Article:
1/18/2013 8:15 PM ET|
How to tell if it's time to retire
It's not always easy to figure out when to move on. Here are 5 questions to ask yourself or your family before you turn in your notice.
You're never supposed to quit your job without having another one lined up. But I have -- and the very next day I got an offer for a much better job.
Then again, at the time, I was in a relationship that was a good two years past its expiration date. I kept trying to make it work because I didn't want to be a quitter.
Knowing when to quit and when to hang in there is tricky business. Some people famously go on and on: Investor Warren Buffett (82), media magnates Rupert Murdoch (81) and Sumner Redstone (89), the Rolling Stones (who concluded their 50th anniversary tour last month) come to mind.
Others bail when they presumably could continue: Cabinet members Timothy Geithner and Hillary Clinton, Sen. Jay Rockefeller and the White Stripes, to name just a few.
Sometimes life doesn't give us much choice about when to quit. Health problems or a bad economy can make the decision for us. Bob Carstensen of Lexington, Ky., was laid off from his job at IBM one week before his 62nd birthday, after nearly 44 years on the job. (Carstensen said he is "loving every minute of retirement, but I miss the team I worked with.")
Merv Hanson of Seattle, an avionics technician, was forced out of the work world six years earlier than he had planned because of stage 4 pancreatic cancer. (For those not familiar with cancer stages: There is no stage 5.)
In 2011, Hanson changed his Facebook page to show he was "working at surviving cancer" and took the Alaskan cruise he and his wife had always wanted to take.
Others get a gentle shove from incentives to quit. Reggie Crowley, a mechanic for the New York State Parks system, was given an early retirement offer he couldn't refuse.
"If I didn't take the incentive, I would have had to work another seven years to make the same amount," Crowley wrote on my Facebook fan page. "No brainer."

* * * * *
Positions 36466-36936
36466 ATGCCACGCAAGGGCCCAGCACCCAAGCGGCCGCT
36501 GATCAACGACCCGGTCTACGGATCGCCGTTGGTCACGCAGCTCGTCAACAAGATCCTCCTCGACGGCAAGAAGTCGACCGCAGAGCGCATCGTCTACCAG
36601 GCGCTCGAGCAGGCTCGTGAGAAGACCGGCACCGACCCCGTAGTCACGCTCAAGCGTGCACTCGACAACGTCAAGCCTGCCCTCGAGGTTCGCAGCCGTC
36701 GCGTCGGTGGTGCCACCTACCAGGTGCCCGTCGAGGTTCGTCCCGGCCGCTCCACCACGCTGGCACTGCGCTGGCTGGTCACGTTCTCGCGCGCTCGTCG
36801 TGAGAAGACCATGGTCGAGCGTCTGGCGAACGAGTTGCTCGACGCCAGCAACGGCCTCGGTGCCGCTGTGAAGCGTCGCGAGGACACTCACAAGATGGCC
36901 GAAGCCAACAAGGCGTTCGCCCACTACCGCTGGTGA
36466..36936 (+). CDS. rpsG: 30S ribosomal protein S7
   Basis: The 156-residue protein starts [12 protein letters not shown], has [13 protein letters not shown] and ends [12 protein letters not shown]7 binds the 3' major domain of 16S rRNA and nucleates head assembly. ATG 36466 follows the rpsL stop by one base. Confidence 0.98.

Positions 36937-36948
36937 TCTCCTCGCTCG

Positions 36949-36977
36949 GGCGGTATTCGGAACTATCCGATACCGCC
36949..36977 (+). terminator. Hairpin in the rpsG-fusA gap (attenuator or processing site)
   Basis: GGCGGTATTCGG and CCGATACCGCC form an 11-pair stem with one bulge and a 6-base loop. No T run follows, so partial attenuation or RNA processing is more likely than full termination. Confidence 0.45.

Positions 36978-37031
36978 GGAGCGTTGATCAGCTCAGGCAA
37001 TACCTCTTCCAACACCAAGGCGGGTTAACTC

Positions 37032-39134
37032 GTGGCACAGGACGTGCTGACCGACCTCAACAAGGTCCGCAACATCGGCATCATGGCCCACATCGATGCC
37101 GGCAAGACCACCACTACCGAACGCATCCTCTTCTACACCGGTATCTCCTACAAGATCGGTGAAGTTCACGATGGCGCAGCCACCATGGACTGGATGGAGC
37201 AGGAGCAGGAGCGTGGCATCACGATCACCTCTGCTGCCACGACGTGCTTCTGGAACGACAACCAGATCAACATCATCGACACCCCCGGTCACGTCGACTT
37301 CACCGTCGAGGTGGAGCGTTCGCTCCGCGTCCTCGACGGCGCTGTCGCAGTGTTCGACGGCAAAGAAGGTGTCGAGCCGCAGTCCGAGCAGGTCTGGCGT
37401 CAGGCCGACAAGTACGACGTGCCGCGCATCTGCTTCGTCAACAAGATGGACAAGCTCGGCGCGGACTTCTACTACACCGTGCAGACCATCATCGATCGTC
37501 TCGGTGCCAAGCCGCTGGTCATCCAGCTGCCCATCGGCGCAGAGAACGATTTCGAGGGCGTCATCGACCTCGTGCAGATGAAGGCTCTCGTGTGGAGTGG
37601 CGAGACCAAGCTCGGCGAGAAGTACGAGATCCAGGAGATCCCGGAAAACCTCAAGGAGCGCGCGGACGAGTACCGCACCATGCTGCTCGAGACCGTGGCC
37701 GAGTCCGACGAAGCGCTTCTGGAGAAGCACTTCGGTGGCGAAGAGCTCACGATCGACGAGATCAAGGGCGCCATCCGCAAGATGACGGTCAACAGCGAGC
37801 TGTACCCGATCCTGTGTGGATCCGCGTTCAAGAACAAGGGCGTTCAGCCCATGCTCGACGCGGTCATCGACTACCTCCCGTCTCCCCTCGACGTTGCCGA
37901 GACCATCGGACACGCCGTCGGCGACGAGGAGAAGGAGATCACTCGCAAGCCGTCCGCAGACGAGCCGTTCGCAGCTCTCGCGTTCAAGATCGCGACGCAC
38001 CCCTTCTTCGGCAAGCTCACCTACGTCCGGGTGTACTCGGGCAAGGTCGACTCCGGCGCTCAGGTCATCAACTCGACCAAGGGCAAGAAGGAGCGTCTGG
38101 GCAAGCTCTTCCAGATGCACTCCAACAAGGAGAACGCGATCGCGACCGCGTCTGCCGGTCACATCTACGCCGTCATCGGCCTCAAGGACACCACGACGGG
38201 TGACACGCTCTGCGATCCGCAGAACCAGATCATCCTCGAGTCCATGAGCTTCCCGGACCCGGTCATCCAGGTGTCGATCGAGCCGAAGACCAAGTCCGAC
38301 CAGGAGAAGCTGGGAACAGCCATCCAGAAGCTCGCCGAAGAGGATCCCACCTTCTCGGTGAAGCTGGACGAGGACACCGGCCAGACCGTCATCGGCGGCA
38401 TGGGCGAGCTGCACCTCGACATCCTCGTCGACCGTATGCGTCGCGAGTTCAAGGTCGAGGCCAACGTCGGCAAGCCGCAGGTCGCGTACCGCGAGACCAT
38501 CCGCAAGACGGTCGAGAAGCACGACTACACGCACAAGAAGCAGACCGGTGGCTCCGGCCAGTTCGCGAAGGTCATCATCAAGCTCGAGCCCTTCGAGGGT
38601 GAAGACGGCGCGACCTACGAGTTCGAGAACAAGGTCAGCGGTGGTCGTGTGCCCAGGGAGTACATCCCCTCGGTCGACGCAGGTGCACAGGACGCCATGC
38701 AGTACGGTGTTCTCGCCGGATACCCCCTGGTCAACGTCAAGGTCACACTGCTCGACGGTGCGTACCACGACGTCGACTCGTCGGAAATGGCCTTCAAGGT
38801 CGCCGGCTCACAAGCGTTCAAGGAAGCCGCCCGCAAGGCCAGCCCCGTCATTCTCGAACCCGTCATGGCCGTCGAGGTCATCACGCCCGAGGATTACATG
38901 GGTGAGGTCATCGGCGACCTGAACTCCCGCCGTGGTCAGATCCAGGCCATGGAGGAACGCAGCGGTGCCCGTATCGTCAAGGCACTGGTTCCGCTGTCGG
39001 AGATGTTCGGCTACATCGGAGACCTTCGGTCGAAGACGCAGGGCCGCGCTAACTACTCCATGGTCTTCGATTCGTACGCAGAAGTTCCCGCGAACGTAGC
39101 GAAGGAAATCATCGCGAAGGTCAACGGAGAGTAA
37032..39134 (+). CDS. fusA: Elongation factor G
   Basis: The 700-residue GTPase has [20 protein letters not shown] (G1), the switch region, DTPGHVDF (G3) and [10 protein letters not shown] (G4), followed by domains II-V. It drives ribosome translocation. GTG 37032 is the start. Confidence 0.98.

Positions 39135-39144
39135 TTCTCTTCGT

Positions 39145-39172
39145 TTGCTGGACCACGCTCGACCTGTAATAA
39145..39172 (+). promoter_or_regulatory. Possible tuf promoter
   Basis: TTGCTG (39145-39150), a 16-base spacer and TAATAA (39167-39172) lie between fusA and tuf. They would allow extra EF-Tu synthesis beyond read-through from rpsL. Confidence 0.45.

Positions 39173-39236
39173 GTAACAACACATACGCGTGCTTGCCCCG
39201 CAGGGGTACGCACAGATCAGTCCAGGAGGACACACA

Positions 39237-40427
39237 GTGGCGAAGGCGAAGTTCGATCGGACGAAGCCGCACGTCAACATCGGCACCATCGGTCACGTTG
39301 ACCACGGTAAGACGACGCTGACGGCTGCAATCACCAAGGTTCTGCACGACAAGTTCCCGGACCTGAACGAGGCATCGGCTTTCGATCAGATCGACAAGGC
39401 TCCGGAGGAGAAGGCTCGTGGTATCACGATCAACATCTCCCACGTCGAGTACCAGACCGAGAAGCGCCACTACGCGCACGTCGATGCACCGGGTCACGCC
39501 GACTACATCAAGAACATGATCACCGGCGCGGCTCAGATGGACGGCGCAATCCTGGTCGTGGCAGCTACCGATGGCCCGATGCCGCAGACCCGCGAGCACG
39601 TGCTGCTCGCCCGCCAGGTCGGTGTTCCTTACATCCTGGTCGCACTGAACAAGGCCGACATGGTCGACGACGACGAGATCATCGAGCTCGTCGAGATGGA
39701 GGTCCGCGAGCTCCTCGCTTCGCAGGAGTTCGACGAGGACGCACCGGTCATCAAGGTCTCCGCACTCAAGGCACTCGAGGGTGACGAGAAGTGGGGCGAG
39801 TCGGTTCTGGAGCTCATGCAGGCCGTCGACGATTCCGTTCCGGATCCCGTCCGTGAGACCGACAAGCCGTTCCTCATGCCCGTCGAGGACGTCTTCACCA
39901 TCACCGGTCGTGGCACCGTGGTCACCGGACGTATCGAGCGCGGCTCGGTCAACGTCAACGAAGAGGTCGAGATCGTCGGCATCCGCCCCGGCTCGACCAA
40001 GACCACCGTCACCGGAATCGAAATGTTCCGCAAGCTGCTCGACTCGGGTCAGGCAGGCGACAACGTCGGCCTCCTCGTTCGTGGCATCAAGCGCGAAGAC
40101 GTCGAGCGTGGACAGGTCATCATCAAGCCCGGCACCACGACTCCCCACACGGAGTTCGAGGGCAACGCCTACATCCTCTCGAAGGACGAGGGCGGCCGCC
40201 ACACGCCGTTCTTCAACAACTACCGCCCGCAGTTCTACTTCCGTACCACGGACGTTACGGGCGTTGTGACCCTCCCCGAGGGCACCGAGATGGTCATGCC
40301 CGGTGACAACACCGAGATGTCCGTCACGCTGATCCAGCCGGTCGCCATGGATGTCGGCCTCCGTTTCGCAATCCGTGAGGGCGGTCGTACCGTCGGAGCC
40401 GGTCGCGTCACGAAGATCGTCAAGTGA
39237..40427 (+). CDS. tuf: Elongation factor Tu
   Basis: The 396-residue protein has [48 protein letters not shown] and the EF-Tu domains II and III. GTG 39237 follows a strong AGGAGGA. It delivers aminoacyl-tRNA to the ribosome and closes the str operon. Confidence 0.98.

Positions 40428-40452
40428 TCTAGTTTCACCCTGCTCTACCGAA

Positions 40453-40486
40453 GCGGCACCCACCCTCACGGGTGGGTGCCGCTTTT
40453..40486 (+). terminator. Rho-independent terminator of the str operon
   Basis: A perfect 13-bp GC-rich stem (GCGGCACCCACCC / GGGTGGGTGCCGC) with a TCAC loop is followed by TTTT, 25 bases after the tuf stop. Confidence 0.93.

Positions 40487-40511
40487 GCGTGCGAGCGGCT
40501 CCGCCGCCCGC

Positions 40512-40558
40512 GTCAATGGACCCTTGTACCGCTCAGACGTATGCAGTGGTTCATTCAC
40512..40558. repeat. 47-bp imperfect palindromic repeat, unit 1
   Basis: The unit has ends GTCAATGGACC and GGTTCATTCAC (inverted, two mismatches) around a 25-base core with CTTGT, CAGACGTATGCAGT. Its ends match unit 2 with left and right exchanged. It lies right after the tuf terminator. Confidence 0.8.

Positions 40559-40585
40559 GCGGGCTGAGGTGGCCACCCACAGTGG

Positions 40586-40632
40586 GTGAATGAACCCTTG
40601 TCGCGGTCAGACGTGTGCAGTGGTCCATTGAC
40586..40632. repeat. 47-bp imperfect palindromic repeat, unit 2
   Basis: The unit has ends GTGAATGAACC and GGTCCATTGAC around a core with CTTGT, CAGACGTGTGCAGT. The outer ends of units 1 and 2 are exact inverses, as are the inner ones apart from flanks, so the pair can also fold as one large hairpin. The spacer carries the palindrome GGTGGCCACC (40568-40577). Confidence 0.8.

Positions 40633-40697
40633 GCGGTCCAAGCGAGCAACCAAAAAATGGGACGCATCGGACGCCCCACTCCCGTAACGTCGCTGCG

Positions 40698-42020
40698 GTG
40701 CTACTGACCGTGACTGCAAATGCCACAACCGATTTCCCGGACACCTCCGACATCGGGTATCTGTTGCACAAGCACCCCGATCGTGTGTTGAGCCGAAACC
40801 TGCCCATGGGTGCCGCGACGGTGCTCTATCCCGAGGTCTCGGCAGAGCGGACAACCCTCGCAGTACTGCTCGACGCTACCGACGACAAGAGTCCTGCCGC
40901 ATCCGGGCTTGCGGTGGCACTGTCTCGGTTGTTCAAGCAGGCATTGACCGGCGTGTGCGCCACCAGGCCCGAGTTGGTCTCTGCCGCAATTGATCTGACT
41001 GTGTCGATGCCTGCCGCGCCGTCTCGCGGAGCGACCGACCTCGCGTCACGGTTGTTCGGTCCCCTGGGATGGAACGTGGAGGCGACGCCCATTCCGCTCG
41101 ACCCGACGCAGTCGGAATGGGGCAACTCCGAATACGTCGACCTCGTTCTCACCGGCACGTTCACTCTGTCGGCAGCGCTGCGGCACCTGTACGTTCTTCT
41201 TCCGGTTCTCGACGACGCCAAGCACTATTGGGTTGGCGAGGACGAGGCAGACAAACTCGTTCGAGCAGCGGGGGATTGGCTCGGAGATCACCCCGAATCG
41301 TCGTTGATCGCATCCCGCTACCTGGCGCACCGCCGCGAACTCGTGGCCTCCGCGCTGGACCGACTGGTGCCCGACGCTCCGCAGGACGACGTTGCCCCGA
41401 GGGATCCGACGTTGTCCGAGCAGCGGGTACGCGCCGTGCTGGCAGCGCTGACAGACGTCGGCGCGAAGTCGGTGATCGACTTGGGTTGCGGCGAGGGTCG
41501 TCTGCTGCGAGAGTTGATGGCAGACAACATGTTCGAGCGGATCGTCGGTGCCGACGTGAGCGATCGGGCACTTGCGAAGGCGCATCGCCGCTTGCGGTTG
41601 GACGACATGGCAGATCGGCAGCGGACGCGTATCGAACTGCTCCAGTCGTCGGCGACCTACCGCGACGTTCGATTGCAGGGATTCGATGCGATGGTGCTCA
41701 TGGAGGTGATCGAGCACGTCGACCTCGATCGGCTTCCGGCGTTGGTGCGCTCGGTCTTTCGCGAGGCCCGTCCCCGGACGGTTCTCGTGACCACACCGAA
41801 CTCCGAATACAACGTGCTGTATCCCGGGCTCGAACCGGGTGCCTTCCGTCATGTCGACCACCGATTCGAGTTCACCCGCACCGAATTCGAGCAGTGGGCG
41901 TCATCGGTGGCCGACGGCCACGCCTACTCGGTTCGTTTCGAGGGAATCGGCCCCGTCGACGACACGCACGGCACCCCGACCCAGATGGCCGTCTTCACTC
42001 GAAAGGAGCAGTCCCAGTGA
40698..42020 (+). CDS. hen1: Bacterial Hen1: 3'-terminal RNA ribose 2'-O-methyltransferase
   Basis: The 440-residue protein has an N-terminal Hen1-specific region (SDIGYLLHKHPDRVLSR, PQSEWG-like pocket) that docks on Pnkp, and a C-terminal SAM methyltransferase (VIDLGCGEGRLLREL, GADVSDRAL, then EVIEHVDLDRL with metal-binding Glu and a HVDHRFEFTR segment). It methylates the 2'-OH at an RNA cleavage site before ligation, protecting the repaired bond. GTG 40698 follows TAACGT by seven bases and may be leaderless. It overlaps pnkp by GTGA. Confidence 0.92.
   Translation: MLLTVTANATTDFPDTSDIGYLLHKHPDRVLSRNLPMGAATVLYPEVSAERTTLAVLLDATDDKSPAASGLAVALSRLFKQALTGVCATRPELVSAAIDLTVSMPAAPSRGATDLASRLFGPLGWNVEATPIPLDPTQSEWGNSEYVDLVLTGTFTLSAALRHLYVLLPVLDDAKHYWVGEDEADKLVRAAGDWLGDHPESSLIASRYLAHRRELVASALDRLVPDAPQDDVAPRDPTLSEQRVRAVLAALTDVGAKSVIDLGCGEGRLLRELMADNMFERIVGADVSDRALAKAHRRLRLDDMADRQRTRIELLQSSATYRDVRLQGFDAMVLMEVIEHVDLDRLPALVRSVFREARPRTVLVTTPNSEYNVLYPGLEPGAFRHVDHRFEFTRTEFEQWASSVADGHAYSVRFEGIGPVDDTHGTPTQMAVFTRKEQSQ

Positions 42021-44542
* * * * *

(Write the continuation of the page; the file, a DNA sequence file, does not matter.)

For many, though, it isn't easy to decide whether or when to pull the plug on a job, a career or a working lifetime. (I won't even try to deal with pulling the plug on a relationship -- you'll have to visit Oprah's site for that.)
Financial planner Christine Fahlund has the same advice for the undecided, whether they're new mothers struggling with whether to stay home, people contemplating a career move or those trying to figure out when to retire: Don't quit until you have clarity.
"If you're on the fence, keep working," said Fahlund, a senior financial planner and vice president of T. Rowe Price Investment Services. "You might as well keep that salary and those benefits while you decide."
People need to be emotionally as well as financially ready to quit, Fahlund said. That often requires time for reflection -- and for saving up.
Here are some questions to ask yourself before you give your notice:
Can I afford to quit? Here's where good saving habits come in handy. When I quit my feature-writing job at the Anchorage Daily News way back when, I had an emergency fund that could sustain me for several months. When my next job, covering politics for the Anchorage Times, ended two years later, I had enough savings to last a year without touching my retirement accounts. A fat emergency fund and careful spending habits can mean less panic when you're facing a gap between paychecks.
If you're going to be without a paycheck for years and potentially decades -- if you're thinking of retiring, in other words -- the stakes are a lot higher. So many variables are beyond your control. You don't know how long you'll live, how the markets will perform or what inflation will do to your spending power. You can take some of the guesswork out of the equation by using retirement calculators (find one on Bing)), that use probability analyses to determine your likelihood of success. Another good idea is to run your plan past a fee-only financial planner, who can make sure your assumptions aren't overly optimistic.